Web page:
You all remember what happened last February. The Boston Celtics looked to be well on their way to winning another title. They had the deepest frontcourt in the league with Kevin Garnett, Shaquille O'Neal, Jermaine O'Neal, Glen Davis and...Kendrick Perkins.
Then, Danny Ainge did the unthinkable. He dealt Perkins (along with Nate Robinson) to the Oklahoma City Thunder for Jeff Green, Nenad Krstic and a 2012 first-round draft pick. Just like all of you, I was absolutely stunned when I heard the news. With Shaq's health hanging on by a thread, how could Ainge deal the proverbial enforcer?
Needless to say, the trade hurt the Celtics, big time. Shaq's balky Achilles did not get any better for the playoffs, and with his absence plus the departure of Perkins, Boston was eliminated by the Miami Heat in the second round.
The C's clearly missed Perkins in that series, as the Heat were able to attack the rim relentlessly, something they certainly would not have been able to do with Perk patrolling the paint.
The trade hurt the Celtics this year, too. Not only was Perkins in Oklahoma City, but Green, the key piece in the deal, was forced to undergo heart surgery and missed the entire season (we're looking forward to having you back next year, Jeff [provided you re-sign]).
Then, once again, the postseason came around. Boston advanced all the way to the Eastern Conference Finals, but, once again, it fell to Miami, and you have to think that the C's would have beaten the Heat had Perkins still been in green.
Perkins is currently playing Miami in the finals, a place the Thunder may not have been without his services (the job he did against Andrew Bynum in the conference semifinals was unbelievable). Here's the catch, though: Oklahoma City may be forced to amnesty Perkins this offseason.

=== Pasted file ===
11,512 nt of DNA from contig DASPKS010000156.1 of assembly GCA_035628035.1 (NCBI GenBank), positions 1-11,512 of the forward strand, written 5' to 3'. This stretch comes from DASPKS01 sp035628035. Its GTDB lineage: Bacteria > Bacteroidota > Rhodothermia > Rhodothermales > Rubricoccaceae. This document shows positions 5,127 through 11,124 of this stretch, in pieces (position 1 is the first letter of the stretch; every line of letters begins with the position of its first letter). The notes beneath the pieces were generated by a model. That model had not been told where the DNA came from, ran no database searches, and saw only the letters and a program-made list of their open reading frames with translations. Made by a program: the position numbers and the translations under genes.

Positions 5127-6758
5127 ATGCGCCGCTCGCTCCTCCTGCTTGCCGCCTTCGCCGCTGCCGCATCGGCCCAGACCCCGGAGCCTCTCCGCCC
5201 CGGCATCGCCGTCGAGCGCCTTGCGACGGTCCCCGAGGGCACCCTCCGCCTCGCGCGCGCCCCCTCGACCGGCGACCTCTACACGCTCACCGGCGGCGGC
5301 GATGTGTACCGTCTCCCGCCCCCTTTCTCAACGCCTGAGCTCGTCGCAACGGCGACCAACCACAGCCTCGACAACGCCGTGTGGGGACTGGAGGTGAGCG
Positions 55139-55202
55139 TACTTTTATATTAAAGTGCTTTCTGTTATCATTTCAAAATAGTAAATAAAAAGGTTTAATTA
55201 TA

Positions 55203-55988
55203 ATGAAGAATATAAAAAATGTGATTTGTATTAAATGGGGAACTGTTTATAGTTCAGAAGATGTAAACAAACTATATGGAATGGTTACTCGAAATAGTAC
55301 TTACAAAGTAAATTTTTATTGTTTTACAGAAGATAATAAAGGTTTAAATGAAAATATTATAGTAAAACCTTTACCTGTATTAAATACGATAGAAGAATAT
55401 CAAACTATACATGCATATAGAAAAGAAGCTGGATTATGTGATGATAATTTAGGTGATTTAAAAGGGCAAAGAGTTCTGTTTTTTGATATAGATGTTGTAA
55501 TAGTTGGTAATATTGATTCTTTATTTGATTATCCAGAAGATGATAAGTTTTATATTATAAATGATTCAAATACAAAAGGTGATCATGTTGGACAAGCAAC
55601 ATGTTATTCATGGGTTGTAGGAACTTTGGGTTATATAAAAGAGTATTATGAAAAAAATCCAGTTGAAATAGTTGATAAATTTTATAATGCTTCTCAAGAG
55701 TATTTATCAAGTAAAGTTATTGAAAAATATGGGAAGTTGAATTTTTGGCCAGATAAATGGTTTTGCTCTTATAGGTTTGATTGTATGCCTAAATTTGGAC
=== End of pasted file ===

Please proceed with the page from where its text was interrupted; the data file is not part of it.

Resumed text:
Well, think about it. The Thunder have to make commitments to James Harden and Serge Ibaka for the future, and they have already signed Russell Westbrook and Kevin Durant to lucrative long-term deals.
It's going to be extremely difficult for Oklahoma City to lock up one of Harden and Ibaka, and then when you throw Perkins' contract into the mix? It just makes for a very messy situation for GM Sam Presti, and his hand may be forced here when it comes to Perkins.
So, let's say the Thunder do amnesty Perkins this offseason. How silly would the Celtics be to not attempt to bring him back?
It is very evident that Boston gravely misses Perkins. No, he may not have the same type of mobility he did before tearing his ACL in Game 6 of the 2010 Finals, but he is still a big body and a great interior defender, something the C's sorely need.
Garnett may very well be the best defensive player in the league, but he is not an enforcer. Greg Stiemsma is a great shot-blocker, but that's about it.
The Celtics desperately need a player like Perkins to add some toughness up front, and if you pair him up front with K.G. (yes, I am fully expecting Garnett to be back next season), can you imagine the kind of defense that would be? Actually, you can, because we've seen it before.
If OKC and Perkins do indeed part ways, Boston must explore bringing him back. Of course, it would have to be at a reasonable price, but if that price tag is justifiable, I think the C's absolutely have to pull the trigger.
I realize that I am getting very far ahead of myself here, but for the sake of argument, let's examine the type of flexibility that Perkins would give the Celtics if he returns.
Assuming Boston brings Brandon Bass back, you would then have Bass and Green coming off the bench, automatically giving the C's one of the best one-two punches off the pine in the league.
You then take into consideration the Celtics' two first-round draft picks (one of which they received in the Perkins deal) and the fact that they will probably sign another free agent or two (maybe Ray Allen takes a pay cut to return?) to patch up some holes, and you have yourself an extremely formidable squad.
This is all just me speculating right now, but when you really think about it, the possibility is definitely realistic.